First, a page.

While consumers around the nation have benefited from ridesharing apps like Uber and Lyft, people with disabilities have been neglected by such services. In fact, Uber has recently been targeted by multiple lawsuits for failing to comply with the Americans with Disabilities Act. What can drivers do to better address accessibility concerns?
Posts Tagged 'inclusion'
We’re an ever-ageing population and as we live longer, better advances in drug treatments and knowledge of how to better treat life-threatening illnesses means that we’re all living longer. For some, dietary choices made in early life are catching up with them and as a result many are having to adopt healthy eating regimes to counteract the damage they have done to themselves.
Last week I spent two days with the National Center on Health, Physical Activity and Disability (NCHPAD) for an orientation as part of their new advisory panel. I am excited to serve as a bridge between NCHPAD’s work and the broader healthy out-of-school time movement. You might remember two of our past blog articles that included NCHPAD resources, 3 Steps to Including Kids with a Disability and Tips and Resources for Inclusive Physical Activity.
Healthy afterschool environments should be inclusive afterschool environments, right?
The National AfterSchool Association Standards for Healthy Eating and Physical Activity specifically encourage programs to train staff to “adapt physical activity opportunities to include children and youth at all levels of athletic availability and those with physical, sensory or intellectual disability.”
When it comes to exercising with a disability, what is more important, endurance or strength training? The short answer is: both. Strengthening refers to increasing muscular power and mass, which also improves the body’s metabolism. We need strength to perform our daily activities.
A study published in the Journal of School Nursing found that contact surfaces such as water fountain nozzles, pencil sharpeners, keyboards, and faucets were amongst the most bacterially contaminated in classrooms while paper towel dispensers and desktops were the most contaminated with viruses.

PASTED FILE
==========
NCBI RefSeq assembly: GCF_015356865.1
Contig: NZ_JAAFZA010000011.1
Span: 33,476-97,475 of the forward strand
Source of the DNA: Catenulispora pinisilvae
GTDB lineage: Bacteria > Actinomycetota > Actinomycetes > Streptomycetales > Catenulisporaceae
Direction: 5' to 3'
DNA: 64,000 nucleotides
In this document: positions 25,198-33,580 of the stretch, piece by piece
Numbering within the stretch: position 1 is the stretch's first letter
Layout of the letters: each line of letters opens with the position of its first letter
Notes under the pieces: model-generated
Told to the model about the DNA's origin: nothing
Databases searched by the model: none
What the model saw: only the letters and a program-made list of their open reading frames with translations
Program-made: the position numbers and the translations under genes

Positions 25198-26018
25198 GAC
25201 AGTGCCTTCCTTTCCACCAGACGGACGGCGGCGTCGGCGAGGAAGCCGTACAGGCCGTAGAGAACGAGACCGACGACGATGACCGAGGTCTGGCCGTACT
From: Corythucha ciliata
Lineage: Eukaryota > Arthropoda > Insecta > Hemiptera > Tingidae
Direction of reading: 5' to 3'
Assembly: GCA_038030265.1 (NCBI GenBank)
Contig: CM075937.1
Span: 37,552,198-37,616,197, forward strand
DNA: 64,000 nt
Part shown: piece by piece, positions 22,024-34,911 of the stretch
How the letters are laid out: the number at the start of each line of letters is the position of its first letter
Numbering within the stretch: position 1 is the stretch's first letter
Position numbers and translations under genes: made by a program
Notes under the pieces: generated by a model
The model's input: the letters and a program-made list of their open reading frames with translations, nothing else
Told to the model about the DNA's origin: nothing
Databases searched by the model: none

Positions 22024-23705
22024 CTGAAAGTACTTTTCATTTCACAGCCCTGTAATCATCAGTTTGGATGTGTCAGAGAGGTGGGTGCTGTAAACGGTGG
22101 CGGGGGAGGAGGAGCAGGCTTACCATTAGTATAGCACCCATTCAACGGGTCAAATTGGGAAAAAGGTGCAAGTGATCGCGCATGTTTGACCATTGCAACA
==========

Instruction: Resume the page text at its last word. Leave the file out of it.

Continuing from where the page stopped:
Having a disability doesn’t mean you can’t be active and healthy at the same time. In fact, everyone needs daily exercise in their lives in order to feel good and improve body function and mood. The key is to ask your doctor about what’s right for you. For example, what will work well with any medications you’re taking, and how much exercise should you try to get in within a given week?
October is widely known as Breast Cancer awareness month with cities hosting several walks and races. Sadly most of us can say that we know or have known someone who has journeyed this road. Those whom are surviving can find themselves in a de-conditioned state in the blink of an eye. Everyone that is dealing with the recovery of cancer will echo the same thing. I want to feel better, get stronger and increase my endurance.
As the summer draws to an end let’s not forget to watch one more spectacular event. The 2016 Paralympic Games are in Rio. These games, like the Olympics, will be also televised on NBS sports network. So please look to tune in.
Academy award-nominated film producer Peter Guber once said, “Your body language, your eyes, your energy will come through to your audience before you even start speaking.” Meanwhile, according to Albert Mehrabian, Professor Emeritus of Psychology at UCLA, approximately 55 percent—more than half—of communication is nonverbal. This is true in all areas of communication, particularly when communicating with patients. As soon as you walk through the door, you have begun a conversation without speaking a word, and that silent dialogue can have serious repercussions. Unconscious behaviors the physician may not even realize he is exhibiting can make patients uncomfortable and make communication more difficult.